There are various practical guides for building a matrix or grid of service offerings and potential products to fulfill those services. You can contact others in your business circles for their approach, read reviews online, and request guides from AccountantsWorld (possibly the best free guidance),, Intuit, K2 Enterprises, RootWorks, Woodard Group, Xero, and more. We recommend that you select three products in a category for an in-depth review, track options in a spreadsheet, and select only one product as your solution.

Tech That Helps

After you have your platform, service offering, and options, you need to choose what is best for your clients, your team, and your firm. You may not want to “follow the crowd” as outlined in the prior paragraphs. If you focus on your clients’ needs, the service offerings and products will follow.

However, make sure that you have tech that provides you leverage. Choosing a scalable, repeatable process supported by technology is crucial to your success.

If you focus on the client experience, you may determine that a payment system like Corpay One or QuickFee fits your clients’ needs and your firm’s style of payment automation from your clients. I like firms to “drink their own champagne,” in other words, if it is practical, to use the same products for the firm as they use with their clients. Besides, champagne seems far more attractive than the old phrase describing this technique of “eating your own dog food.” But don’t make a dog’s breakfast of your tools, either.

Be thoughtful about each tool selection and be slow to change client-facing technology unless you know there will be a long-lasting benefit. On the other hand, tools that are almost entirely internal tools can be switched more readily.

For example, a product like Karbon for practice management and configurable workflows mainly affects your internal team members. Good practice management platforms monitor and promote business development activities. Many practice management systems integrate to and automate marketing with products like HubSpot, Mail Chimp, Client Sense, GoProposal, PandaDoc, Proposify, and Practice Ignition.

But you should carefully consider external, client-facing tools like SmartVault for document storage or Hubdoc for document retrieval. Clients will frequently touch these tools, and their client experience is affected by their technology experience.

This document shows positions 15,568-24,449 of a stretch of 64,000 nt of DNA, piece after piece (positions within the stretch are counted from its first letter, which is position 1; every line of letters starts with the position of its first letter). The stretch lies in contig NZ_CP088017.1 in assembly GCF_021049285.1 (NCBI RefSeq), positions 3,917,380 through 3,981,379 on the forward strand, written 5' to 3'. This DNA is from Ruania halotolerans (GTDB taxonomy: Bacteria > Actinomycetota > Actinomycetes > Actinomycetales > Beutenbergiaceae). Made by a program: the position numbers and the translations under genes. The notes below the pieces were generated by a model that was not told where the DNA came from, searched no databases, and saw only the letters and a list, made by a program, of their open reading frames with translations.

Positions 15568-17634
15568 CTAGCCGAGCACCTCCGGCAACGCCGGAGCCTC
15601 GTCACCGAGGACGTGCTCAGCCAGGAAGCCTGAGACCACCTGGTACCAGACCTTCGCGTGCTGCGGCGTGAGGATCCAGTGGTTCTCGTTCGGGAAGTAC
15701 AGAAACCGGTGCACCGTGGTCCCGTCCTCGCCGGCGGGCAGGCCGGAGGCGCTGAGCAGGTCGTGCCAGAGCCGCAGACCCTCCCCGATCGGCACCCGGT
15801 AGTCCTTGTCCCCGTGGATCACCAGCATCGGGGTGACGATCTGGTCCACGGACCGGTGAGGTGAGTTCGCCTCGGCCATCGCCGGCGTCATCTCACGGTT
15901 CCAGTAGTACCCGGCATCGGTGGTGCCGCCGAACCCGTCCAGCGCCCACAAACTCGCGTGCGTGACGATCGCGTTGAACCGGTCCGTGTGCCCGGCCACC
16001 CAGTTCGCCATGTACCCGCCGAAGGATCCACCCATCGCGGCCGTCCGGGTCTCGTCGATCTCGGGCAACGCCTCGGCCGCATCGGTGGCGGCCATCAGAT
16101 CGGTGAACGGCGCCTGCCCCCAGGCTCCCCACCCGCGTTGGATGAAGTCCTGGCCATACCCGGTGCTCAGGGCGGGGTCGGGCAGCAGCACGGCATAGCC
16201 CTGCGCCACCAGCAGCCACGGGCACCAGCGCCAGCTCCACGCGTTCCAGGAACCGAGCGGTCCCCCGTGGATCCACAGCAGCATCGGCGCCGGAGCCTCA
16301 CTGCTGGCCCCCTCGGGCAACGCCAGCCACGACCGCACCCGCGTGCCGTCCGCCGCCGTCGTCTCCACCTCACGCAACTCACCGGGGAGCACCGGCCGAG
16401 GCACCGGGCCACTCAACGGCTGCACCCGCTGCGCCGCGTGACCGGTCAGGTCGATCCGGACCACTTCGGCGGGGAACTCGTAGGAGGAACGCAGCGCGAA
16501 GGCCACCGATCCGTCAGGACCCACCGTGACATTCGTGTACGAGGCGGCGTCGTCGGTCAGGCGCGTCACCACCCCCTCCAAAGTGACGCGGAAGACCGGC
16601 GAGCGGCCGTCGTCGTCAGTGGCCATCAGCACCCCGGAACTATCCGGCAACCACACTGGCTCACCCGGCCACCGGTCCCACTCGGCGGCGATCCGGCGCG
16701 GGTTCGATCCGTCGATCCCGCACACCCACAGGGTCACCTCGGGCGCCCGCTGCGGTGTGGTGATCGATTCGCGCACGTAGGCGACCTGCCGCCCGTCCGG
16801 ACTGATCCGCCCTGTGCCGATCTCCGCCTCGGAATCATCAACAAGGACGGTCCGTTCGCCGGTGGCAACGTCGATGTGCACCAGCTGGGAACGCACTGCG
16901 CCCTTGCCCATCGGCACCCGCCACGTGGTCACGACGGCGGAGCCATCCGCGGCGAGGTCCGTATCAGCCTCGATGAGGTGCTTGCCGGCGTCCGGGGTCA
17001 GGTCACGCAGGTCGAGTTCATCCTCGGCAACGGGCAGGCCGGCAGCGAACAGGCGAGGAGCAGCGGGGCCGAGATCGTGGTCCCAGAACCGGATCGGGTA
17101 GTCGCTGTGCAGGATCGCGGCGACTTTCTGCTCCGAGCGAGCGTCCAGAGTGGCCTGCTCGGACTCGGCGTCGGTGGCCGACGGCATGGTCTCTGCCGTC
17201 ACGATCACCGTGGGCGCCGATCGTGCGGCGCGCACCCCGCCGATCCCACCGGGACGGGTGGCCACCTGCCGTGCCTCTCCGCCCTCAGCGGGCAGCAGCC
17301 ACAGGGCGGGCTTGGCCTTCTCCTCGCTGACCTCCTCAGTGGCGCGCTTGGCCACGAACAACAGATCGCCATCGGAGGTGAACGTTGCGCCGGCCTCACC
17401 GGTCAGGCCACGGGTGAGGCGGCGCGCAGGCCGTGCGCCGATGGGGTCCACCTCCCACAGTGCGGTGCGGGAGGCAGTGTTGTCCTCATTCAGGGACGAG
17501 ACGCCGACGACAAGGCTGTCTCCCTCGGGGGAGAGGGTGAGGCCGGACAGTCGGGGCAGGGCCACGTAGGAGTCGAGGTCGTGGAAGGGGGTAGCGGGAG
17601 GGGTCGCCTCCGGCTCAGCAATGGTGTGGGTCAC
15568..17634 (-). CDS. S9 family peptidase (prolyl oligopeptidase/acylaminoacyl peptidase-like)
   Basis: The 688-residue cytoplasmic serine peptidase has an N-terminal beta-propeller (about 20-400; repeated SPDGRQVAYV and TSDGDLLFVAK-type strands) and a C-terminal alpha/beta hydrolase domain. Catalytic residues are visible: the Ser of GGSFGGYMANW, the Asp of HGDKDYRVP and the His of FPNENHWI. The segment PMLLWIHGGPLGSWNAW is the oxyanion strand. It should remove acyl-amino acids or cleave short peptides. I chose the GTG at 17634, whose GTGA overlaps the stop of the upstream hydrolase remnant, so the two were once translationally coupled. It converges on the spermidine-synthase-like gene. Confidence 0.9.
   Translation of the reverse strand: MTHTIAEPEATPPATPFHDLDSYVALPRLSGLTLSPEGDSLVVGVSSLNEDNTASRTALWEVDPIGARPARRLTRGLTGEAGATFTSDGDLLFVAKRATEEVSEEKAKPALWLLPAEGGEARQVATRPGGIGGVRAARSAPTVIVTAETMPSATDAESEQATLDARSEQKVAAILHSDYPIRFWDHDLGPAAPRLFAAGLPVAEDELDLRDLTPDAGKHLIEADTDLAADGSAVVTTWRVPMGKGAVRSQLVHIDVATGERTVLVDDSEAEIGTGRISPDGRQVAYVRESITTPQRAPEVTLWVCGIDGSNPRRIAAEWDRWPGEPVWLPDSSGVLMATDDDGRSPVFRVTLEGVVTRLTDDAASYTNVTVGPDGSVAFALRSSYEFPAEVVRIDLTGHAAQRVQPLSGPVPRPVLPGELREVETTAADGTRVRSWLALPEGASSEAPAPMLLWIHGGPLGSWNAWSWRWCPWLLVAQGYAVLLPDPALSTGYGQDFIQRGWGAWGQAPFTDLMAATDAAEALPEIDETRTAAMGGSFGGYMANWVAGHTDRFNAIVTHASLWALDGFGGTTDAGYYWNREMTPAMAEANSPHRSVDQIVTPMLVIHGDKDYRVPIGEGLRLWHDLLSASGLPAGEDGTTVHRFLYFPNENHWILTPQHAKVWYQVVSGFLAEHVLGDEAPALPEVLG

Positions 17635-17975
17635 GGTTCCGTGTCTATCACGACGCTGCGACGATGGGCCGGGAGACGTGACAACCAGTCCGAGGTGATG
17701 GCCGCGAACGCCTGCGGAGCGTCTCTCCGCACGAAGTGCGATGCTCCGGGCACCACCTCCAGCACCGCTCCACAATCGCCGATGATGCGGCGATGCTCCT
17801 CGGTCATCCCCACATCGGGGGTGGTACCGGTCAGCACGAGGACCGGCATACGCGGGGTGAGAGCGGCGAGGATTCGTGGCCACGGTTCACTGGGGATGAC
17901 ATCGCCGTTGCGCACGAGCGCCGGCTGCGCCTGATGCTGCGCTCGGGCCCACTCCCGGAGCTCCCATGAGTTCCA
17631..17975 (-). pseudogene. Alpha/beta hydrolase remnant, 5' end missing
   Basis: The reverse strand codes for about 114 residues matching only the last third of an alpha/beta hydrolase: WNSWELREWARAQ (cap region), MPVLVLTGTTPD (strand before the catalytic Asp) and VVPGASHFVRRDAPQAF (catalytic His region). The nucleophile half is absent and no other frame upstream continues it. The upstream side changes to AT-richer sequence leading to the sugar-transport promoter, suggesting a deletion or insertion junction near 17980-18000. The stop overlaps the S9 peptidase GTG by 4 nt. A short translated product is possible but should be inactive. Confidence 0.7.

Speaking of client experience, tools like Liscio integrating PBC (Prepared by Client) requests via email, portal, or text on a mobile device or in a browser provide an exceptional client experience. Visibility by your entire team of all documents, requests, and communications is a crucial benefit of the Liscio platform, not to mention the intense focus on security while providing an easy-to-use experience.

A Great Client Experience

Technology experience has certainly changed as we moved from character-based systems to graphical-based systems to cloud and mobile systems. However, it took developers a while to understand how to create a great experience, and many systems are still clunky to use, ugly, and not intuitive.

If you are trying to create a better, modern, and easy Client Experience, you must choose modern tools that are also mobile-enabled. For example, Client Experience 2.0 (CX2.0) firms do NOT spend 40 percent of their time gathering client documents.

Instead, CX2.0 firms help clients stay organized and self-sufficient. CX2.0 firms put everything clients need at their fingertips. A single source of truth is created for the staff, as all client communications, documents, tasks and notes all come into one secure shared space for teams to collaborate on. No more chasing clients, no more searching for information that staff need.  As a result, everyone moves faster, securely, and with less friction.

Faster, easier, and better is what CX2.0 is all about. If you can achieve a better Client Experience through all your tools, that will make it easy for your clients, your team, and you. So, how do you plan to invest those extra hours?